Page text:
(The Root) — People have often shared with me how they came to know who I am.
“I was searching on iTunes for “Black podcasts” and i came across yours!”
“I was talking with a friend about reading more people of color and they pointed me to your site!”
The way some folks talk about finding black media online you’d think there was a serious lack of content and content creators. This couldn’t be further from the truth. If you don’t believe me take a look at the Black Weblog Awards — an annual group of awards given out to the best and most popular sites within the the black blog community. With tons of blogs vying for the top spots, the BWAs, which had a full-on award ceremony last year hosted by comedian and actress Kim Coles as part of the Blogging While Brown conference, today announced the 2012 winners on sites specializing in science and technology (winner: ShareefJackson.com) to LGBT (winner: Ken Like Barbie) to political and news (winner: Angryblackladychronicles.com). No matter what you might be interested in you can find award winning sites or sites of award winning caliber.
Now some folks love to scream about how this is self-segregation. “Why does it have to be the ‘black’ weblog awards? Why do you separate yourselves?” And to these people I politely say, “Please, shut the hell up.” It’s an annoying conversation to keep having across every possible platform known to man about every possible topic. Why does it have to be black music awards? Why does it have to be black history month? Why does it have to be black…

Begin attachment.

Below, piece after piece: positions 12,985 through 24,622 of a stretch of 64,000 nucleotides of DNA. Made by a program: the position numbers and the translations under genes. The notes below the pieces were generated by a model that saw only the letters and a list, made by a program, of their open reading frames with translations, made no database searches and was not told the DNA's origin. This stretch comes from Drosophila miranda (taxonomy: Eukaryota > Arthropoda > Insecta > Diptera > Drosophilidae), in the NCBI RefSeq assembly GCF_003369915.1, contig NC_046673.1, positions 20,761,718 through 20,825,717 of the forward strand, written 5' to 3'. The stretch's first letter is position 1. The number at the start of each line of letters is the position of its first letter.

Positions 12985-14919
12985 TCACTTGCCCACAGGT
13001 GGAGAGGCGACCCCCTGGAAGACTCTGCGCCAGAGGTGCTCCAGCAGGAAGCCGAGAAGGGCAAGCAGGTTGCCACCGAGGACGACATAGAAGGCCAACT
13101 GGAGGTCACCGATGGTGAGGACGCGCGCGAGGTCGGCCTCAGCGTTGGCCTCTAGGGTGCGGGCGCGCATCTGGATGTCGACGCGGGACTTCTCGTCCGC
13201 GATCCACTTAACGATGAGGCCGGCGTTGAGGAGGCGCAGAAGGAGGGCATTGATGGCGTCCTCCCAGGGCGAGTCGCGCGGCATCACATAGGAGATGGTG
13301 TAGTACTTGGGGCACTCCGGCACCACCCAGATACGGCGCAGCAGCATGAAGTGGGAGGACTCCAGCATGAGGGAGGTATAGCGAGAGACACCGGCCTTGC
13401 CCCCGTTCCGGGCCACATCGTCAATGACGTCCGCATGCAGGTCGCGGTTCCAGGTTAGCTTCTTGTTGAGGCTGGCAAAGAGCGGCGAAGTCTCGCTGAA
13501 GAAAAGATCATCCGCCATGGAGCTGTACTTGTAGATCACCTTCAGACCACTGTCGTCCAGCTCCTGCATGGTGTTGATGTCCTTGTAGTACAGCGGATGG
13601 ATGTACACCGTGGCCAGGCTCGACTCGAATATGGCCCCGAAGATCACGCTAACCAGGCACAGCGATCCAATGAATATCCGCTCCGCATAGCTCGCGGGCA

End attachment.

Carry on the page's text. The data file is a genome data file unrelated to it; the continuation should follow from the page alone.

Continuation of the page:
The reason is that a lot of these sites would be ignored otherwise. Not because they aren’t full of great content, but because when you speak from a marginalized perspective–whether your content is about supposedly marginalized things or not–you’re ignored by many. Many people don’t want a “black” perspective. They don’t want to be reminded that life isn’t the same for all of us and so they will continually and consistently ignore great work, artist and writers because they didn’t speak directly to them. Should amazing work and talented people be ignored because some one didn’t like when they said “growing up in the black church…”?
One of the first acknowledgements I ever received as a writer, blogger, and vlogger was from the Black Weblog Awards. So many people told me they were nervous about checking out my work because of the title “This Week in Blackness” yet there was no issues at the BWA’s. Years later I work in bigger spaces but I always appreciated the acknowledgement when there weren’t any to be found anywhere else. It let me know that people out there appreciated my work. And it’s the same reason why I’m happy for the 3 awards my team and I walked away with this year. Things like this are not about self-segregation.
It’s about self-celebration.